The history of red envelopes (Ang Pow)
© Written by Michael Hanna and
Ang Pow red envelopes also known as "red packets" "Ang Pow" "laisee" "lai see" "hung bao" or "Hung-Bao". They are considered extremely auspicious to receive as a gift and even more auspicious if they contain money. They are commonly used for Chinese New Year, weddings, birthdays or any other important event.
The image used on the front of a red envelope wish blessings and good wishes of long life, prosperity and good health. Through the years, artists have always found new ways to improve the message of good tidings such as carps swimming amongst flowering lotus, the fabled creatures of dragon and phoenix, Chinese zodiac animals depending on the year it will be used, peonies in full bloom, the three immortals, golden pineapples, Buddha's and children. They are actually very beautiful and the varied designs we have seen over the years have been outstanding. As a company we hand pick every design as the quality and presentation is very important. These are sent free with every order we send containing Chinese i-ching coins for extra luck.
When giving money on festive or auspicious occasions, you should never put money in a white envelope or you would face the resentment of the recipient! Money wrapped in white envelopes is given when the occasion is sad, like funerals, when a gift of money is given to help with the funeral costs. This is called 'Pak Kum' money for the family of the departed. So if you ever come across a Chinese client please think twice about giving his or her fee in a white envelope although in our western countries it would be unlikely to offend.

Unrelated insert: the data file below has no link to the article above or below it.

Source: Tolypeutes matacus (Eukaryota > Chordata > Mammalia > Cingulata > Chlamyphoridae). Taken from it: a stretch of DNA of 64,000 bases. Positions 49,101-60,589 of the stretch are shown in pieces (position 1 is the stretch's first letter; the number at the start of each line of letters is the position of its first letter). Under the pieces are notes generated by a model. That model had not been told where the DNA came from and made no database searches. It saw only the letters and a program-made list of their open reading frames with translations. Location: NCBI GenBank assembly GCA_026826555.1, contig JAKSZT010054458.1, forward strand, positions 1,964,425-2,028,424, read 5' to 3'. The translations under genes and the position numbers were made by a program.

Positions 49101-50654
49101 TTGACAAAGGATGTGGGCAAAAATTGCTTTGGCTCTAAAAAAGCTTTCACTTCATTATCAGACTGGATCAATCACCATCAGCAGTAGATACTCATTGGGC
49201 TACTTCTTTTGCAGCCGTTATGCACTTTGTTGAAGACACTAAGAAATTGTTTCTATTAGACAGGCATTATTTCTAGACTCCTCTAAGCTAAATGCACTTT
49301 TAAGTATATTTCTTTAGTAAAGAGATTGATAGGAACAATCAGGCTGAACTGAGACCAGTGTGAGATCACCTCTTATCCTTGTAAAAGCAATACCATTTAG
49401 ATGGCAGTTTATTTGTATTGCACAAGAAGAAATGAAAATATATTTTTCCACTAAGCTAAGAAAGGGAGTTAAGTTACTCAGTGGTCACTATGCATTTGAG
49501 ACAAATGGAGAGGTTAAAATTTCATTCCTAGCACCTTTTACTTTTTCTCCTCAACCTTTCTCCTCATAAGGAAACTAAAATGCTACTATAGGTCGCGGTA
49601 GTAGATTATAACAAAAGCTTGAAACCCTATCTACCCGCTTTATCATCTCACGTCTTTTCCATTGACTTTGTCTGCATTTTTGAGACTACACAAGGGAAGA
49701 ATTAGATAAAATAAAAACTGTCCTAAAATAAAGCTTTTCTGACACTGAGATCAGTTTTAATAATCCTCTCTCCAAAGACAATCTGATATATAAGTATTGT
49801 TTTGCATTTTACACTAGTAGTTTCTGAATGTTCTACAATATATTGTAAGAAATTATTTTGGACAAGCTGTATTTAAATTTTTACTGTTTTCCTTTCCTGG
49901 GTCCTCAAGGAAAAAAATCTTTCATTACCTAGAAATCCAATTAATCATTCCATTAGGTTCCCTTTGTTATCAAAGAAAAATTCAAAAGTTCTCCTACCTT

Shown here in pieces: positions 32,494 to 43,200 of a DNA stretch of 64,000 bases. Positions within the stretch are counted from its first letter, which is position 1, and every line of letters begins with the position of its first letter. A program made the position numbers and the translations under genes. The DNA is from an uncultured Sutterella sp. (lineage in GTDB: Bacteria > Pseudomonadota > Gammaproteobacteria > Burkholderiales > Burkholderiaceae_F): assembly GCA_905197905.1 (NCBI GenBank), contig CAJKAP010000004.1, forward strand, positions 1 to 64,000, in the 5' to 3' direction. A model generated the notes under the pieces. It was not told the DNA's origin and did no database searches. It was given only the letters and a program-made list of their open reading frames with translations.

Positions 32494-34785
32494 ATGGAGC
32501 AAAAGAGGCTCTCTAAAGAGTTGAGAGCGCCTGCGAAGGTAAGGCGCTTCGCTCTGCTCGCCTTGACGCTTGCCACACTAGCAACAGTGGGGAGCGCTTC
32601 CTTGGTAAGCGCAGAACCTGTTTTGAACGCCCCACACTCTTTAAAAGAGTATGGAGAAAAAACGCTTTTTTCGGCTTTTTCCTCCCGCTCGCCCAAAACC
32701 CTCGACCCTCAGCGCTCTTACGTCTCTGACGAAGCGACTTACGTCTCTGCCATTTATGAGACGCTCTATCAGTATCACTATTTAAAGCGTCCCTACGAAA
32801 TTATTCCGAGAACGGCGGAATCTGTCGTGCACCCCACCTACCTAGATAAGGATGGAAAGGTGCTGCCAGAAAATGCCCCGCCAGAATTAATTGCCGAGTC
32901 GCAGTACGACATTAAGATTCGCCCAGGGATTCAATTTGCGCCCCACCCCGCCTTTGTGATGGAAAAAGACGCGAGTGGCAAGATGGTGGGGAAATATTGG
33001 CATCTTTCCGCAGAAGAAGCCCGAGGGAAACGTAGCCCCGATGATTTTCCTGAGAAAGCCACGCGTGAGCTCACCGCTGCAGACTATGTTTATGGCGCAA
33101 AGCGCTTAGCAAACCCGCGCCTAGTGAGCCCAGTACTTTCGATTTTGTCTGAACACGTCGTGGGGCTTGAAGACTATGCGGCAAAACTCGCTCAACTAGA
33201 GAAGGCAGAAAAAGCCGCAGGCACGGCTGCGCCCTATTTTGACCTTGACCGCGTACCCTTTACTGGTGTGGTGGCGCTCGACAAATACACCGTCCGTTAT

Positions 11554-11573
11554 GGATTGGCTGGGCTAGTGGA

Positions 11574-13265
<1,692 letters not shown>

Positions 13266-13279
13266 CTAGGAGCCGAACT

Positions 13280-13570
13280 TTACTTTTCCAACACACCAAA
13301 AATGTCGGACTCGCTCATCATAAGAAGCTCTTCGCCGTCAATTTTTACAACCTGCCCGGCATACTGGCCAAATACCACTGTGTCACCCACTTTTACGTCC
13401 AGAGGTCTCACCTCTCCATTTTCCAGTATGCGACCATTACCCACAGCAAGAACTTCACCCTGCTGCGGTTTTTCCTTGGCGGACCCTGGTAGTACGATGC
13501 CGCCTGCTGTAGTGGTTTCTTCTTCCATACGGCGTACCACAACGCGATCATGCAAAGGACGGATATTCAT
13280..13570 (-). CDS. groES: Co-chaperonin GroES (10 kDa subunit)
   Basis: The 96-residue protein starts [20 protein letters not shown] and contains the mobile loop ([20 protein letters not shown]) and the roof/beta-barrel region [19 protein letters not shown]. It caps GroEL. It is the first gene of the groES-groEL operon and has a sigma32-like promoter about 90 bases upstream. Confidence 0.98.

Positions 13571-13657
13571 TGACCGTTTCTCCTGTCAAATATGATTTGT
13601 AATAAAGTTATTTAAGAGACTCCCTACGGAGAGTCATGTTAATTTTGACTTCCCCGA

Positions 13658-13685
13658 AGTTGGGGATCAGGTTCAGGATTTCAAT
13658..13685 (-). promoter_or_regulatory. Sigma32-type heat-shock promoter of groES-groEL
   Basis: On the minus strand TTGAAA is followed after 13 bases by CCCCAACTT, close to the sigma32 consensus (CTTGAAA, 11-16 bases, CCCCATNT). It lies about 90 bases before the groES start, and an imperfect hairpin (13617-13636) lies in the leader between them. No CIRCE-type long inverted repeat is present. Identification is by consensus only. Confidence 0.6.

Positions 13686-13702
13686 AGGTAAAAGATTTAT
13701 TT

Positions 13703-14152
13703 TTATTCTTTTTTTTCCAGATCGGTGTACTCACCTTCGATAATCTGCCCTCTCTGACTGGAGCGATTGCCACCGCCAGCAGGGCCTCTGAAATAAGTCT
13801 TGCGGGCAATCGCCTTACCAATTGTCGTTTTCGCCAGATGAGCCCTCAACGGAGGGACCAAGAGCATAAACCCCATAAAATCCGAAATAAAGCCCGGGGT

The two projects below make a lovely job for the young and old, especially for children as it also teaches the cultures of other countries, so if you are a school teacher please feel free to download and use in your classroom. You can download the printer friendly version by clicking this link. This can also be saved to your computer hard drive so you can email onto friends and family. My niece Hannah Sacco printed this one below in black and white and then spent a few hours colouring it in, thank you Hannah for allowing me to show your stunning piece of work.
Handmade from the template below
The story of Ang Pow red envelopes.
The story of "ang pow" dates back to the Sung Dynasty in China. A village called Chang-Chieu was at the time terrorised by a huge demon. No one was capable of defeating it, not even their greatest warriors or statesmen. However, a young orphan, armed with a magical sword inherited from his ancestors, fought the evil demon and eventually killed it. The villagers were triumphant and the elders presented the brave young man with a red envelope (more like a red pouch I would imagine) filled with money for his courage in saving them. Since then, the ang pow has become a part of traditional Chinese customs.